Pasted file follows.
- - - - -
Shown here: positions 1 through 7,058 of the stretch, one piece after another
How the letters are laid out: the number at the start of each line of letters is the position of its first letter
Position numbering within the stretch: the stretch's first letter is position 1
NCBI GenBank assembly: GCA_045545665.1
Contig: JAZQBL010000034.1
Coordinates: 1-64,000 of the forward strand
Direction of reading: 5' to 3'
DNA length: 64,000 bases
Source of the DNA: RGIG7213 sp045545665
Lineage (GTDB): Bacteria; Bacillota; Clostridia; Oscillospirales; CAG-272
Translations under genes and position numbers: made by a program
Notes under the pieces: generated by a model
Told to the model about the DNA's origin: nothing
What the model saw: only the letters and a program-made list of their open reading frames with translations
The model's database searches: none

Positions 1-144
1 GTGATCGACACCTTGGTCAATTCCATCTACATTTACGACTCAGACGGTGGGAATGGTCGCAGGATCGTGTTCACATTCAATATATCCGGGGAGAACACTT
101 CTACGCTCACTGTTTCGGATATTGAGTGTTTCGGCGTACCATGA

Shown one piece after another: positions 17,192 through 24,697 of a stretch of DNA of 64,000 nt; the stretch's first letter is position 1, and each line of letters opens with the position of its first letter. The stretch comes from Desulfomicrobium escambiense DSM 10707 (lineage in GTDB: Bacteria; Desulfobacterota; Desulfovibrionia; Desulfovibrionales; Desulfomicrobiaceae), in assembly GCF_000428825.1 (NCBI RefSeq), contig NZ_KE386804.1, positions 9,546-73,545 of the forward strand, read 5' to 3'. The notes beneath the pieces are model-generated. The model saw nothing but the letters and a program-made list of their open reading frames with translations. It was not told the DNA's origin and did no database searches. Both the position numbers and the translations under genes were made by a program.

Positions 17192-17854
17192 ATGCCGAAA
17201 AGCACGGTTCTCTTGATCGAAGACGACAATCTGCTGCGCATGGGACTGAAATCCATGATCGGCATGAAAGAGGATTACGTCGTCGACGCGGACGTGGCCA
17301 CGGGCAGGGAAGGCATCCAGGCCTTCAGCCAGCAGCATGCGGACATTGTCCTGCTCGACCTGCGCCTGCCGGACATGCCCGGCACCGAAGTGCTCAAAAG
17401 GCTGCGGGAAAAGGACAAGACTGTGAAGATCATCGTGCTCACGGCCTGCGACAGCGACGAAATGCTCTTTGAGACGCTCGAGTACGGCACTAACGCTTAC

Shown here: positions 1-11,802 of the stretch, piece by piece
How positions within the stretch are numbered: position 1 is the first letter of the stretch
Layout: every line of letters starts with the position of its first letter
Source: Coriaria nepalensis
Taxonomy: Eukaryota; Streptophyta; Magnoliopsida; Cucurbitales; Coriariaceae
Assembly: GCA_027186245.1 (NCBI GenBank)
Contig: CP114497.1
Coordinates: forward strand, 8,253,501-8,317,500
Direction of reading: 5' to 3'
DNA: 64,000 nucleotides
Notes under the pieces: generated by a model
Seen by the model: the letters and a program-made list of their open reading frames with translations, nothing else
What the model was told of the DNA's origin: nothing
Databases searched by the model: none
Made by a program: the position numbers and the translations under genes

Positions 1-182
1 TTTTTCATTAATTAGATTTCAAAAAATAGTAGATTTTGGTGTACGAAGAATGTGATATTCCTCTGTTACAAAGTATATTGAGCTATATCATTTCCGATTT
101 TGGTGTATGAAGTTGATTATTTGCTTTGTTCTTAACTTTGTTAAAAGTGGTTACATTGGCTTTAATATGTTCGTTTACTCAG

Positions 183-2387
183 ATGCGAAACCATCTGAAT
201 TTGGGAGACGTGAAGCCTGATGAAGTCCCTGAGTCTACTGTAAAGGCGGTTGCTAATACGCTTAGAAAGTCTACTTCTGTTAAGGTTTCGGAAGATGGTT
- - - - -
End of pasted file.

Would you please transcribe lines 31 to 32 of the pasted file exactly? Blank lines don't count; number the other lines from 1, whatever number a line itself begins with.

Contig: CP114497.1
Coordinates: forward strand, 8,253,501-8,317,500